The long range goal of our research program is to determine the fundamental basis of enzymatic catalysis. The rationale underlying our current strategies is our growing awareness of the evidence that enzyme- catalyzed reactions involve substantially more steps than are generally envisioned, that each of the many complexes involved occupy a number of readily interconvertible conformational states, and that, as a result, the reaction of a given enzyme reaction is best expressed in the form of multiple traces on a multi- dimensional conformation vs. reaction step surface. As a hypothesis we offer a newly extended mechanism for the L-phenylalanine dehydrogenase reaction which includes both steps and complexes whose occurrence is well established and several complexes and steps whose occurrence has not yet been established which appear to be experimentally testable.
Our Specific Aims are based on our view of an enzyme as a molecular machine. As such we explore its mechanism, its structure and the energetics of its operation.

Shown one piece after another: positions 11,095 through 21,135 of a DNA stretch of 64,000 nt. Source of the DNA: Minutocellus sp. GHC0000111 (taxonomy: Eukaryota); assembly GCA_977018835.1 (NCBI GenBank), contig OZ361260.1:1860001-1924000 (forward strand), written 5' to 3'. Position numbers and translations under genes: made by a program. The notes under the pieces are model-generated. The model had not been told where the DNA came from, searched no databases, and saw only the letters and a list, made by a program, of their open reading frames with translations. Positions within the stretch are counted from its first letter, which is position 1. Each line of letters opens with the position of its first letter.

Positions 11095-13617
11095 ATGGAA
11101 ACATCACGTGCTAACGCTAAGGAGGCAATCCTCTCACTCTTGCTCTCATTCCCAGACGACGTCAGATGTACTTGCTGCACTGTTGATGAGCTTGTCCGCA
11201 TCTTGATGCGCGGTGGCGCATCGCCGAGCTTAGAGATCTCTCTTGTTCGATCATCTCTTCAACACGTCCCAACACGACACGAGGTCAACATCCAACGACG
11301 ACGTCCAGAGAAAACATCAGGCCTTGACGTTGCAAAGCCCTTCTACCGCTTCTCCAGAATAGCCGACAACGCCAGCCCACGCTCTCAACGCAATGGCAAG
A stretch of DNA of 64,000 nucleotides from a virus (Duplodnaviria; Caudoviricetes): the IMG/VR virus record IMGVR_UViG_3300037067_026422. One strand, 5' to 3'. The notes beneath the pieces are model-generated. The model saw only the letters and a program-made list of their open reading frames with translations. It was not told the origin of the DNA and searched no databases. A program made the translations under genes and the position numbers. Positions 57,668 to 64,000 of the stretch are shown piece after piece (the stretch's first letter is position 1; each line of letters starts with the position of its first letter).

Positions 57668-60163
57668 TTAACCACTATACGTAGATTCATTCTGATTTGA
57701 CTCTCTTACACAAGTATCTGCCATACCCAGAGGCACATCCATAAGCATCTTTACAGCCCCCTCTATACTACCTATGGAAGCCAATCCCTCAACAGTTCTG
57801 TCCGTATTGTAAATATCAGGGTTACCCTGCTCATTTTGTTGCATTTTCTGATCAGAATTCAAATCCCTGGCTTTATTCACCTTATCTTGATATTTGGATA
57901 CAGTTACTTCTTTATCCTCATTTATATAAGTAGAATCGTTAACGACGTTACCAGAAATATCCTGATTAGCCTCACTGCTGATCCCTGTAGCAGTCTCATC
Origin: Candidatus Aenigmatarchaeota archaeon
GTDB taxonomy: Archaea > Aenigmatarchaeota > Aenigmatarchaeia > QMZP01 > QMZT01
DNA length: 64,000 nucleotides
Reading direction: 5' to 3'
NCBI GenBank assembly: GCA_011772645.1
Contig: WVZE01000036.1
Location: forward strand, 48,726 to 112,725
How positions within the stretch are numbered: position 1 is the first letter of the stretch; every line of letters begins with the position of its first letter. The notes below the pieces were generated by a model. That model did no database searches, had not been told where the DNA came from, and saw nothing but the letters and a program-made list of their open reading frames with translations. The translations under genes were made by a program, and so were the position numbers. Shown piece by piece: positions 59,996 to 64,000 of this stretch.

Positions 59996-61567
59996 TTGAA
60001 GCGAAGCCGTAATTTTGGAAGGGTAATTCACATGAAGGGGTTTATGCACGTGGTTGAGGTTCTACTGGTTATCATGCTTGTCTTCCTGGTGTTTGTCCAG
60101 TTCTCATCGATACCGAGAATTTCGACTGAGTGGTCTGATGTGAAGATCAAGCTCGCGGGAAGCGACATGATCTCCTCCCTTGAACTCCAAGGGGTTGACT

Aim 1, therefore, involves the detailed investigation of the chemical reaction time course under various conditions, resolving gross reaction steps into their components using a variety of transient state kinetics developed in our laboratory.
Aim 2 is to establish the corresponding conformational time course (or courses) of this reaction, and to relate the differences observed to both structural and thermodynamic properties in its individual steps using both established calorimetric approaches and a newly developed intermediate complex-at-equilibrium approach.
Aim 3 is to extend our knowledge of the atomic structure of the active site regions of complexes not yet so characterized using collaborative X-ray crystallographic studies. The activity of enzymes lies at the basis of every life process. Yet, our current knowledge of their mechanisms accounts for less than one ten-thousandth of their catalytic power. The experiments proposed here are intended not only to advance our understanding of this problem but, more importantly, to explore new approaches to this field.
|Fisher, Harvey F; Maniscalco, Steven J; Tally, Jon et al. (2009) Application of the second rule of transient-state kinetic isotope effects to an enzymatic mechanism. Biochemistry 48:12265-71|